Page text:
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Retro Exercises That Deserve a Comeback

Put on your legwarmers, play some of your favorite oldies tunes and let's get physical with these retro exercises.

retro exercise

Before the rise of Zumba and the allure of goat yoga, exercise trends of the past captivated audiences of a different era. Much of what we now consider to be retro fitness led to popular workouts used today, like  jazzercise and Zumba. Others have fallen to the wayside, fading to a distant memory. Grab a sweatband, cue up your oldies playlist and check out these retro exercises that surely deserve a comeback.

Get Rolling

The lights, the music, the disco ball! The ‘70s would not have been complete without the roller disco. Roller rinks were a popular hangout spot. When paired with the decade’s signature disco music, became a funky way to have fun with friends. Regardless of its ups and downs on the popularity scale, roller skating is a great way to stay in shape. According to Roller Skating Association International, skating for one hour per week can burn 600 calories. This retro exercise works out most of the major muscle groups while causing 50% less stress on your joints than running. Enroll in a roller skating or dancing class to learn to skate, refine your skills or brush up on your dance moves. Skaterobics combines roller skating and roller dancing for the ultimate fun way to fitness on wheels.

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Tone Up with Television

Do you remember tuning in to “The Jack LaLanne Show”? How about “Sweatin’ to the Oldies” with Richard Simmons? Did you pop workout video tapes into your VHS player, ready to get fit with Jane Fonda? These fitness gurus were welcomed with open arms into American homes for decades and quickly became household names. They preached the benefits of regular exercise and a healthy diet, while providing an opportunity to work out in the comfort of your own home. If the classic “I have no time to exercise” excuse is a constant in your life, try a different tactic to fit in some fitness. Instead of watching another rerun, don your exercise best – legwarmers, anyone? – and try out a fitness program. On-demand fitness channels are available across many television providers. There are programs catered to any age or intensity level, plus many don’t require any exercise equipment at all.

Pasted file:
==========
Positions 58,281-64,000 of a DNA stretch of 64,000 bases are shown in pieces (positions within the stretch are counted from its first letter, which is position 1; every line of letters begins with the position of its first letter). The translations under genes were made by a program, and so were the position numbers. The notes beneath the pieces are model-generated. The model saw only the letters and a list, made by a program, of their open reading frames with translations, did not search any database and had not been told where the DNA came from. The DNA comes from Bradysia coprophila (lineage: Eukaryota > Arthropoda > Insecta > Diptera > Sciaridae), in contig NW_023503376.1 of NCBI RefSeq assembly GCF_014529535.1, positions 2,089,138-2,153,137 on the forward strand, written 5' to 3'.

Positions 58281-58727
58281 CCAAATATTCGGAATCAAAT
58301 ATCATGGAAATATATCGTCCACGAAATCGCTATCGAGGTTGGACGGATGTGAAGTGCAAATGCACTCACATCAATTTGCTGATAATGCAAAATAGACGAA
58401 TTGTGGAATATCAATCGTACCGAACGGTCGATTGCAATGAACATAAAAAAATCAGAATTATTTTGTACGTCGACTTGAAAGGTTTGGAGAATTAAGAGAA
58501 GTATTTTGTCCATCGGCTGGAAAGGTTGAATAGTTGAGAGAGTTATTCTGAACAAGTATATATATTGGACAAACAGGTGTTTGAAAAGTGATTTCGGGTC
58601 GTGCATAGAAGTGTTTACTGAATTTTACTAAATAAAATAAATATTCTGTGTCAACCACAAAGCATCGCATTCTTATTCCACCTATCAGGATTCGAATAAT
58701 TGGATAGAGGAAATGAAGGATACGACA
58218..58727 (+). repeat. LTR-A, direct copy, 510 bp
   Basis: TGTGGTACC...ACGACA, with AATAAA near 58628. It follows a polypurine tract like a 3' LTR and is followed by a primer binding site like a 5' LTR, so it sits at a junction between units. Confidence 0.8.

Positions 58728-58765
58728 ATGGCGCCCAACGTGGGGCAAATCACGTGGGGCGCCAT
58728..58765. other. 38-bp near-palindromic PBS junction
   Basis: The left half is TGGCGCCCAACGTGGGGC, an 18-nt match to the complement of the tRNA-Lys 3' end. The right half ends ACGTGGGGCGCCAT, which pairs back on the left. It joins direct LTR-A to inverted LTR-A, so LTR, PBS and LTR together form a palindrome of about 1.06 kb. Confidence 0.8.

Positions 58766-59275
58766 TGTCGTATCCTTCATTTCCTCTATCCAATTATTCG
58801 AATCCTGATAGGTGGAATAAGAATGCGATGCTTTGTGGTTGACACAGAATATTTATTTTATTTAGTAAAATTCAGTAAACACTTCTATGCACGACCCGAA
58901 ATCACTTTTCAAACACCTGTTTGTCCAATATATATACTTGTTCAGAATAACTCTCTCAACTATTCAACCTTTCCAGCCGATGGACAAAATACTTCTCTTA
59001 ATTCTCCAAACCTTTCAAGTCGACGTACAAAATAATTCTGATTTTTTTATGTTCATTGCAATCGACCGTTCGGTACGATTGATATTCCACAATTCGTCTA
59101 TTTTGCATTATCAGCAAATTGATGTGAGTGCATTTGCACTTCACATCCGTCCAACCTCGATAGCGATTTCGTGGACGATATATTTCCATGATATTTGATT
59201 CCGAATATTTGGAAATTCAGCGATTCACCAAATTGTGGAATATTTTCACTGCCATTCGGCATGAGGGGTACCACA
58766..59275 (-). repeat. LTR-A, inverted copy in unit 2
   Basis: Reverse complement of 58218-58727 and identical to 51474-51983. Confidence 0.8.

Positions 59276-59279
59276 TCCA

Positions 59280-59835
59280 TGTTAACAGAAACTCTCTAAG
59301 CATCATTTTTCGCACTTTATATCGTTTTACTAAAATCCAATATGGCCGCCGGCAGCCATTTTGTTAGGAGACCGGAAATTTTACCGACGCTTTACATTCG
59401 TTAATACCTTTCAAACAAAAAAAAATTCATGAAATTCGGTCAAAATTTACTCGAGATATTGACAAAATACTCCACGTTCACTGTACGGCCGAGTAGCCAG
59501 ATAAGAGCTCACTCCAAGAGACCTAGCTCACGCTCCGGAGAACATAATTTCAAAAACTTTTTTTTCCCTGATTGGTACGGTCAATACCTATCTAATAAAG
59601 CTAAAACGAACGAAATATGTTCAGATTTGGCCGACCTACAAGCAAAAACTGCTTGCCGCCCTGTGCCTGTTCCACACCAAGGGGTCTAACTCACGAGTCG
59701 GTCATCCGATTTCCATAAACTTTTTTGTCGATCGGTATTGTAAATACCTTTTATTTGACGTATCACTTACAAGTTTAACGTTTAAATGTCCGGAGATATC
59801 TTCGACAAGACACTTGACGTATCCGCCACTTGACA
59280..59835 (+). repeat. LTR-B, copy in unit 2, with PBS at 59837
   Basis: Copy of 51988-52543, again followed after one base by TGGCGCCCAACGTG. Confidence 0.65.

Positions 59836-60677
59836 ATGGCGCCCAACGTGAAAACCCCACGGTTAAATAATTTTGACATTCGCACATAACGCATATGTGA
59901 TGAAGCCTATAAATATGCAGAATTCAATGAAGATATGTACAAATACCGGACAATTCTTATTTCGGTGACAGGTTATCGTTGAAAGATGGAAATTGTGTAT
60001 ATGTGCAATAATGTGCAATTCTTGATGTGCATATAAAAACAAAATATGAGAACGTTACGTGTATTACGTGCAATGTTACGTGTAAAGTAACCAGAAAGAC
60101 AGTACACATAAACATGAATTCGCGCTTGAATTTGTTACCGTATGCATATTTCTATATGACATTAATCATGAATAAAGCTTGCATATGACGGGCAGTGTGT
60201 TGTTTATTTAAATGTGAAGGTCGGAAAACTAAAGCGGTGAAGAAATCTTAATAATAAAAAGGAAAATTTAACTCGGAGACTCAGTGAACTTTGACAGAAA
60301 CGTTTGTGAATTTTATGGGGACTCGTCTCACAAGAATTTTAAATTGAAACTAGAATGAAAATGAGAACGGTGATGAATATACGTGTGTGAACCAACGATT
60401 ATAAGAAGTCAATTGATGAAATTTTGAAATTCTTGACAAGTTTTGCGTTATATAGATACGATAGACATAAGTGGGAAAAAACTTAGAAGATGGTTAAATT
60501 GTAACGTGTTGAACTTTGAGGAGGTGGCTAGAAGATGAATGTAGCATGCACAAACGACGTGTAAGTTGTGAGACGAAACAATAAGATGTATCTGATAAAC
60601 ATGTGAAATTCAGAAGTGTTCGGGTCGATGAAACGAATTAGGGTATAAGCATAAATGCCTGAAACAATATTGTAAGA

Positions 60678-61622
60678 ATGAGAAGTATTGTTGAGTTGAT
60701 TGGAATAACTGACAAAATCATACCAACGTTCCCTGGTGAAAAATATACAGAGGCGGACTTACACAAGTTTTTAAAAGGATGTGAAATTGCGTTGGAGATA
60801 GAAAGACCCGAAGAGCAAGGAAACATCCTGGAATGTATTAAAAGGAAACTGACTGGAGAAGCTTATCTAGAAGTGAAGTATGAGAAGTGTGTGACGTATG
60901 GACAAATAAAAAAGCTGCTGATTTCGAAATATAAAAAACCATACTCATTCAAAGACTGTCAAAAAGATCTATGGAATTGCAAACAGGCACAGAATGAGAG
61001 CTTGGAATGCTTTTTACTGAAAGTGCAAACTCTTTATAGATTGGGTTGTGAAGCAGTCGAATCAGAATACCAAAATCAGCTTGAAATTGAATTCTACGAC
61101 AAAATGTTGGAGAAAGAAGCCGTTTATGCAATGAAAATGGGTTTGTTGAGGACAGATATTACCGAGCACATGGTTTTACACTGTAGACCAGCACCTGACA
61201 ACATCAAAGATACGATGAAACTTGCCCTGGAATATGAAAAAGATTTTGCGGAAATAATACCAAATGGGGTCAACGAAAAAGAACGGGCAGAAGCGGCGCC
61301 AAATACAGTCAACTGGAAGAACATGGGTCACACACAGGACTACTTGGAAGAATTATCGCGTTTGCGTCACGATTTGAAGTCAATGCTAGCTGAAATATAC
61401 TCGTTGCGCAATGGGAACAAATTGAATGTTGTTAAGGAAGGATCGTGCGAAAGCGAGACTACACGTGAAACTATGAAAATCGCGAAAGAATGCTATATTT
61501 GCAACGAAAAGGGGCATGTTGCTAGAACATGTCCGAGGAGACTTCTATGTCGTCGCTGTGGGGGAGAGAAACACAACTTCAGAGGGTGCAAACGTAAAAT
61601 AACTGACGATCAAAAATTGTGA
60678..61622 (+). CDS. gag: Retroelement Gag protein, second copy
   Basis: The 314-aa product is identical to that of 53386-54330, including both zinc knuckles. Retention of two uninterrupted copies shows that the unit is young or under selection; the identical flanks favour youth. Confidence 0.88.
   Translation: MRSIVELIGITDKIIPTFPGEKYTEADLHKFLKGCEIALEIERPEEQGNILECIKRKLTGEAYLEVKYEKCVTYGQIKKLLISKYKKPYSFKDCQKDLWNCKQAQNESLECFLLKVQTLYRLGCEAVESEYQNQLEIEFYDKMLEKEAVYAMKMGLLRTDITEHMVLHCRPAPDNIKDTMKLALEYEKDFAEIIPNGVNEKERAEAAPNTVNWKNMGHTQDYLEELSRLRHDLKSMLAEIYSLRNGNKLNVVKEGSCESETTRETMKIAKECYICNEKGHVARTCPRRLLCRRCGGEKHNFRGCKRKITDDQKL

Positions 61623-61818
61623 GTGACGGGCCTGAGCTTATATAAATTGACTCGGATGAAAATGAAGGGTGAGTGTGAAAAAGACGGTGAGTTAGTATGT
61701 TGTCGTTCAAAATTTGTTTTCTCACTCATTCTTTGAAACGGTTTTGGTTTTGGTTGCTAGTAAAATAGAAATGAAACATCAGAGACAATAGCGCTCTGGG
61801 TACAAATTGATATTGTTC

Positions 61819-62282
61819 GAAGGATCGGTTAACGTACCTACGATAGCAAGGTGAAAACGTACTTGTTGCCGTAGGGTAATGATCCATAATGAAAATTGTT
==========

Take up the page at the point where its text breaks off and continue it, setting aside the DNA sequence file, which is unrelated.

retro exercise

Channel Your Inner Child

Think back to your childhood to warm, summer days and your outdoor playtime staple: the hula hoop. Wham-O released these large plastic hoops to the public in 1958 after discovering students in Australia twirling wooden hoops around their waists as exercise. Hula hoops were an instant hit and 25 million were sold in just a few months. Exercise and playtime can be combined into a fun workout with this backyard toy. Hula hooping is an effective way to burn calories and exercise your core. According to a study from the American Council on Exercise, hula hooping can burn roughly 210 calories per 30-minute workout. Plus, it’s a great workout for your abdominals, lower back, hips and obliques. The best part? Your kids can get in on the action too!

Step It Up

Turning back the clock to the late 1980s, step aerobics combined dance, music and exercise to create an effective cardiovascular workout, all centered around an adjustable platform that can be raised or lowered for any intensity level. The American Heart Association recommends regular endurance exercise – like step aerobics – to reduce risk of heart disease, diabetes and stroke. This retro workout is great to get the heart pumping, not to mention getting some full-body exercise and burning calories. Many fitness centers and gyms hold step aerobics classes. And if you wanted to wear some nostalgic workout fashion, we won’t judge.

Bounce Back

Trampolines aren’t just for kids anymore. Mini trampolines – also known as rebounders – are making a comeback as a beneficial fitness tool for regular exercise, considered a fad in the ‘70s and ‘80s. There are plenty of positives to a bouncy exercise routine. The American Council on Exercise reported that rebounding improves overall cardio-respiratory fitness. This workout also puts less stress on joints, bones and ligaments, making it a good workout for seniors. If safety is a concern, rest assured bouncing is limited to a low height and support bars can be used to hold on to during workouts.

What are your favorite retro workouts? Share in the comments! Get more health and fitness tips

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